Verticality Rocks!

It’s snowing again.

Winter scene

If you’re in New England, you’re probably thinking, “Big shock, right?” Counting today, it’s snowed four or five times in the last nine days. Honestly, I’ve lost track of when the snow came. What I do know is that I drove to Boston a couple Saturdays ago when the first snow arrived. The storm flipped tractor-trailers on the Mass Pike and turned a half-hour drive into an hour-and-twenty-minute limp to a work commitment downtown that I couldn’t miss. Fortunately I was able to ski fresh snow on the way home after changing into my ski garb in a bathroom of the Sheraton at Copley Place.

That skiing was pretty good, although it turned a little sloppy near the end when the temperature rose and the snow turned to sleet. I almost made it all the way around the 1K loop without falling, but (alas!) I did buy it with just 50-ish yards to go. The skiing made me eager to do more, as did watching ski videos on YouTube. “I wish there was somewhere really close I could go to try out the technique tips I’m seeing online,” I thought.

So I asked some sporty online friends how to groom my backyard for skate skiing. I got some good advice from someone who “may have tried this before,” as well as some less good advice (“spend $50K for a consultant to groom it for you”). After a half-hour of tramping around in skis in my backyard, I had something mostly skiable. I just didn’t have enough light to take advantage of it.

Ski track before the storm

Then the winter storm hit.


My town got about 30-36 inches of fluffy snow, and—after digging myself out—I had a harder time turning all of that fluffiness into something I could ski . . . despite my best efforts. I’ve decided to call my ski track “Moby Dick,” because it’s a big, white, ridiculous whale of an undertaking.

The morning after

Digging out

Clearly I need one of these.

The right way to groom snow

So yesterday I went back to the ski track first thing before going into work for the afternoon. (It’s really very atypical for me to work on the weekends, much less two weekends in a row.)


Yesterday was, without a doubt, the best day I’ve ever had on skis. It was sunny and cool, and the snow was freshly prepared. There were a lot of people at Weston, but it didn’t feel crowded. I practiced double-poling. I practiced free skating (skiing without poles). I practiced my “two skate.” I did an acceptable herringbone up a hill.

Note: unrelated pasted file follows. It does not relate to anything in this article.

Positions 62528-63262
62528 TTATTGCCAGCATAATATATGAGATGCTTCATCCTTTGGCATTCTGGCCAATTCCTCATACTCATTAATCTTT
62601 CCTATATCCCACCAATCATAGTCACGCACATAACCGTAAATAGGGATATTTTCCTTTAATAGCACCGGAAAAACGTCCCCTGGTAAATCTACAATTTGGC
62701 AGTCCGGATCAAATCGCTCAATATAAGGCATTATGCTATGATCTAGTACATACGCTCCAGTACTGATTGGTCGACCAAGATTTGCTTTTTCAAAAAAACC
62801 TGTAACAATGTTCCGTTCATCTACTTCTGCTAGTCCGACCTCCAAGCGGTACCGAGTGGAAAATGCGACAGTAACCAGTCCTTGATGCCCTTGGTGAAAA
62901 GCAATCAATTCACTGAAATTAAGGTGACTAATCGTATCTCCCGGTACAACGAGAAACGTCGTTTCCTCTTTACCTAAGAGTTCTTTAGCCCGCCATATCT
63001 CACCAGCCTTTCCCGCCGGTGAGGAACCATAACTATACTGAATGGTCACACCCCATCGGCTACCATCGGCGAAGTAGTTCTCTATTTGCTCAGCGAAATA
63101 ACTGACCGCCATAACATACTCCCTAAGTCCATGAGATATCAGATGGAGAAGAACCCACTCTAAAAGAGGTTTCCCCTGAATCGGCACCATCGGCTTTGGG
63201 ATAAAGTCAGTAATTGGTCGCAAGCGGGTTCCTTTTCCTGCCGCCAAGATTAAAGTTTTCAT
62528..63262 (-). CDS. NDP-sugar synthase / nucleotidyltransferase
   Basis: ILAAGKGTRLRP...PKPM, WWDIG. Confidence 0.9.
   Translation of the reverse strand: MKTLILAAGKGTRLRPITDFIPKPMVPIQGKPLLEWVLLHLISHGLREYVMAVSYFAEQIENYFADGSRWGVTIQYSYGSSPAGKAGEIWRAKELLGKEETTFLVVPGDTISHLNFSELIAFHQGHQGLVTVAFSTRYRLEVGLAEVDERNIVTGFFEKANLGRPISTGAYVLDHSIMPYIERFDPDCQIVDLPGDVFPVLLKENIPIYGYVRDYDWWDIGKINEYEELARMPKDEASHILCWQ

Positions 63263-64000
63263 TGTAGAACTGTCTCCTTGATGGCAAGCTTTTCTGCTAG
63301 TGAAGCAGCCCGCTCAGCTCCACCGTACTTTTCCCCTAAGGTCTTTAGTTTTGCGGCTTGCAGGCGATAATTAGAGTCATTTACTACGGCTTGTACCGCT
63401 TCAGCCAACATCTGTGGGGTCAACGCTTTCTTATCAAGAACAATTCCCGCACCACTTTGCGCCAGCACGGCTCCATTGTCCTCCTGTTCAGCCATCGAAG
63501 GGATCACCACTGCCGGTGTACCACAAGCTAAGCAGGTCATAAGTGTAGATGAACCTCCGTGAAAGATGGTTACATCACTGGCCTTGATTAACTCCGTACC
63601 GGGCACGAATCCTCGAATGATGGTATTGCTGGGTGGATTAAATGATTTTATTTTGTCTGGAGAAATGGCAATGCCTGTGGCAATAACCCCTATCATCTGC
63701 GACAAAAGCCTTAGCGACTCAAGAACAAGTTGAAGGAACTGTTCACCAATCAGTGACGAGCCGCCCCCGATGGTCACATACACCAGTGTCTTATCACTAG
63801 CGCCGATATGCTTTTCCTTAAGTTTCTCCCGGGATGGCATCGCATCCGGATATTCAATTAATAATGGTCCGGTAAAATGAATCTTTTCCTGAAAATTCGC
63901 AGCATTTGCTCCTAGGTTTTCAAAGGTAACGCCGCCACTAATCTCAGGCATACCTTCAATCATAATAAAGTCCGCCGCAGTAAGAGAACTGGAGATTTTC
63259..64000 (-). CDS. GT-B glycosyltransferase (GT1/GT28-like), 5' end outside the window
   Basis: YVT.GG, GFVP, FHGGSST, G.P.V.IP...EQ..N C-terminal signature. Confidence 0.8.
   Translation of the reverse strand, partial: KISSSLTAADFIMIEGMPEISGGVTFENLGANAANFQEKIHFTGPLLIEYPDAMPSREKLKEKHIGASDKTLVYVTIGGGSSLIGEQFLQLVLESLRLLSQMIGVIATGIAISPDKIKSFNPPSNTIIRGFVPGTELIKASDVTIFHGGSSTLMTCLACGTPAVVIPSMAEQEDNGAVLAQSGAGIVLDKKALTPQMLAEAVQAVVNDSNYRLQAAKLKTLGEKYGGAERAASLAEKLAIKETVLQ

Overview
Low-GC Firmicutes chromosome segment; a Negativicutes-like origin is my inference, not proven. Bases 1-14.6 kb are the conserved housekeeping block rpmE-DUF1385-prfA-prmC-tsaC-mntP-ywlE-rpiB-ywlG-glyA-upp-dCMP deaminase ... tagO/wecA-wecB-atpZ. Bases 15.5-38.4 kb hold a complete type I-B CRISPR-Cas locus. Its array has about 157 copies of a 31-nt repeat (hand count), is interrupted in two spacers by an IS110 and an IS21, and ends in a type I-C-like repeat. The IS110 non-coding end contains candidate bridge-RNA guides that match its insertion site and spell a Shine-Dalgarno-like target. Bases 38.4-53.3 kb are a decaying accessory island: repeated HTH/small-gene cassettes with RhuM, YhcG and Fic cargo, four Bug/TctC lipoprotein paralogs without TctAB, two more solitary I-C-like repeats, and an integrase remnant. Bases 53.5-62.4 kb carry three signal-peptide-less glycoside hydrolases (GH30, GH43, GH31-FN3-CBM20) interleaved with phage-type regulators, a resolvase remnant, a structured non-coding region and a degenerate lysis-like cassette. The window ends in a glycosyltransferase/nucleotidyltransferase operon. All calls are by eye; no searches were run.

About halfway through my ski, things started to really click. I was using the edge of my skis better as I pushed off, and my glide was going farther, too. I felt more sure in my balance. There’s still not a lot of power or speed in my legs—and I can feel how awkward it must look—but I managed to stay upright for the entire hour I was out. I’m considering that a major accomplishment! In fact, it’s my first time on skis where I didn’t land on my ass, shoulder, or face.


Even better, I was actually starting to have a good time. A few times I got into a good rhythm, and it felt a bit like meditation. I lost myself in the moment and felt confidence wash over me in a way that it had never done before while I’ve skied.

Monday snow

And, as I wrote earlier, it’s snowing again. Add these 12-18 inches to the 40 or so that we’ve already received and then throw in the very cold temperatures we’ve had recently, and the rest of February looks good for skiing. Tomorrow and Wednesday, Robyn (my fellow newbie) and I are going skiing after work. I’m really looking forward to it!

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One Response to Verticality Rocks!

  1. Scully says:

    your dedication is amazing, I love it!
    I grew up on xc skis, the classic kind and now that ryan and I have back country skis its a whole lot different.
    I never thought about it before because I have been skiing since I was about 10 but it’s not an easy sport with the coordination and balance. I still fall because I enjoy doing stupid things like flying down a hill and trying to carve like I have downhill skis on. BAM

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